The long-awaited results of a study comparing digital mammography with film mammography conducted by the American College of Radiology Imaging Network (ACRIN; Philadelphia) were released in mid-September and simultaneously published in the New England Journal of Medicine’s online special edition.

According to the ACRIN Digital Mammographic Imaging Screening Trial (DMIST) – which ACRIN called one of the largest breast cancer screening studies ever performed – the results indicate that digital mammography detected “significantly” – up to 28% – more cancers than screen film mammography in women 50 and younger, premenopausal and perimenopausal women, and women with dense breasts.

Overall, however, the study showed no “statistically significant” superiority for digital mammography technology over film, a conclusion with two edges to it. While digital was no better than film, it was at least equivalent overall, and better in the specified cases.

Film mammography units use film to both capture and display the image. Digital mammography takes an electronic image of the breast and stores it directly in a computer, allowing the recorded data to be enhanced, magnified or manipulated for further evaluation, and stores it directly in a computer. Those supporting the digital technology have touted it as potentially improving earlier diagnosis, as well as reducing the storage requirements demanded by film. The electronic image also can be printed on film.

ACRIN said the sensitivity of film mammography is “somewhat limited in women with dense breasts,” and that this is a population of women at higher risk for breast cancer.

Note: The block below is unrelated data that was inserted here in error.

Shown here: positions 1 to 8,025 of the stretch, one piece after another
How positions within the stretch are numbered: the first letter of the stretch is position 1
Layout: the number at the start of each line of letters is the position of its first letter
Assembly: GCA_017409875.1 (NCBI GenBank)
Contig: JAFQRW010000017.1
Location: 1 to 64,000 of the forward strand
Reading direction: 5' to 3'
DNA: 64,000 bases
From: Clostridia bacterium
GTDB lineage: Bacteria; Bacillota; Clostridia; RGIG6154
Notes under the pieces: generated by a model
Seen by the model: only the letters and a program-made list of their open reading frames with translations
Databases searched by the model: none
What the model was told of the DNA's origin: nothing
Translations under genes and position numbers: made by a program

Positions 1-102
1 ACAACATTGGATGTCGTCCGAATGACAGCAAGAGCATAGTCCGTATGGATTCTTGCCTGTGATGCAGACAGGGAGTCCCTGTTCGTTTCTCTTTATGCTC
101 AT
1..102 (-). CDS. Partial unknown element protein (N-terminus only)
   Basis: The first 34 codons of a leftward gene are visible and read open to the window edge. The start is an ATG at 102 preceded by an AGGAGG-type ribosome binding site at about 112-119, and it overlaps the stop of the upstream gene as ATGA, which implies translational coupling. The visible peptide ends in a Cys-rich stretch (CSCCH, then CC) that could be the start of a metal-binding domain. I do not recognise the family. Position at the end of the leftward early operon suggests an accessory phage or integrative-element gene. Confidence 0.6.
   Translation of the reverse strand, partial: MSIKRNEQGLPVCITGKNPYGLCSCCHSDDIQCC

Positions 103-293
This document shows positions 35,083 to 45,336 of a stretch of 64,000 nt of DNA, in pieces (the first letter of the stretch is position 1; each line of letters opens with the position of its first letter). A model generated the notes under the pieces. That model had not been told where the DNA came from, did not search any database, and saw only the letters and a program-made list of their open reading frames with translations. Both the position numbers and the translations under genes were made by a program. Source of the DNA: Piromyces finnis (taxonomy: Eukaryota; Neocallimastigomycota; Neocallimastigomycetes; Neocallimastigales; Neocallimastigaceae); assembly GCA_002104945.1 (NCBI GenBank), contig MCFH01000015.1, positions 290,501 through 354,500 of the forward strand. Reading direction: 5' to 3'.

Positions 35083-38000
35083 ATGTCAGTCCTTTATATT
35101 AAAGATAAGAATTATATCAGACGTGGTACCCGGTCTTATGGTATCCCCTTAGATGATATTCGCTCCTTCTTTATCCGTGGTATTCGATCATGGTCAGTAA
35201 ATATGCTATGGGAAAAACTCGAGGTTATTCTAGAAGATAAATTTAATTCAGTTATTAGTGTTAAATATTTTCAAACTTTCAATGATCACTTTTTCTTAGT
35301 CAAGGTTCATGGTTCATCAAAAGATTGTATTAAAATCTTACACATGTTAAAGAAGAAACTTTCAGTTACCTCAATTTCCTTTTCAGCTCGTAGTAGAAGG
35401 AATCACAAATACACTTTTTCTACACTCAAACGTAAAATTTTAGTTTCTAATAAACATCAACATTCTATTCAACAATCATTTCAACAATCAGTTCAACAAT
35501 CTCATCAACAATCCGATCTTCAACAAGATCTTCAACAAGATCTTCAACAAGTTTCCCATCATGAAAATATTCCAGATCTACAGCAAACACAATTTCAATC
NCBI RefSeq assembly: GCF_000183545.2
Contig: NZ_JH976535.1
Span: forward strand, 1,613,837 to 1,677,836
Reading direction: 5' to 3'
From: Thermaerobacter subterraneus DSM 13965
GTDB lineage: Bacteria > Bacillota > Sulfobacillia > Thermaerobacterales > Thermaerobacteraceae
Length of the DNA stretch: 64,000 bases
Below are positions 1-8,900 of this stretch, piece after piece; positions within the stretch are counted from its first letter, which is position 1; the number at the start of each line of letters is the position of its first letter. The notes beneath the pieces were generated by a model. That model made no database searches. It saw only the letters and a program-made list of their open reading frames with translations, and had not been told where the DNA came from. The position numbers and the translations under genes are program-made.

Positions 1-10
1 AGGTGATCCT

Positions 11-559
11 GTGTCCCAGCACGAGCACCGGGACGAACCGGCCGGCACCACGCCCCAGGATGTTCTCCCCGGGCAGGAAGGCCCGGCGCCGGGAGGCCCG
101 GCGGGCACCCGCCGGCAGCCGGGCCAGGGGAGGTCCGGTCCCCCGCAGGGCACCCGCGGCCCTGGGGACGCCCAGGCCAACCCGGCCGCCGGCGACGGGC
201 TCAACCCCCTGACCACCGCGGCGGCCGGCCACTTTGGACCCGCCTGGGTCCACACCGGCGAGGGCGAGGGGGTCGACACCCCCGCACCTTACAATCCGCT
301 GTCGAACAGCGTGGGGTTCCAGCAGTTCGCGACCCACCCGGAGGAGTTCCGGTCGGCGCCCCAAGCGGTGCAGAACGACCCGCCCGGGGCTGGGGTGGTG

“The groups of women who may benefit from digital technology are those in which standard mammography has been less effective. These results will give clinicians better guidance and greater choice in deciding which women would benefit most from various forms of mammography,” said Etta Pisano, MD, Kenan Professor of Radiology and Biomedical Engineering at the University of North Carolina (Chapel Hill), director of the Biomedical Research Imaging Center at UNC and member of the UNC-Lineberger Comprehensive Cancer Center.

“Of particular interest, the cancers detected only by digital mammography are the types of cancers that must be detected early to save more lives through screening.”

Pisano told The BBI Newsletter that, with these results, ACRIN is recommending that women in that subgroup of younger women “should probably get screened with digital.”

She added:“Since there was significantly better diagnostic accuracy, mainly in the number of cancers detected as opposed to an increase in specificity ... I would hope that more women would be able to get digital [mammography].” She said put the current group of women being screening with digital mammography at “only 8%.”

Asked if she was surprised by the results, she said, “Not in the slightest.”

And as to the finding that digital did not show significantly improved detection above film for the overall population, she said she wasn’t disappointed, since equivalence of the two systems was shown.

Bruce Hilman, MD, network chair of ACRIN, said, “I am very proud of the accomplishments of the DMIST researchers. The DMIST team of clinicians and scientists did a truly miraculous job in completing this complex trial quickly and producing these important results. This landmark trial, along with others currently being conducted by ACRIN, will influence the appropriate care for women everywhere.”

GE Healthcare (Waukesha, Wisconsin), Fuji Medical Systems (Stamford, Connecticut), Fischer Imaging (Denver) and Hologic (Bedford, Massachusetts) digital mammography systems were tested in the trial.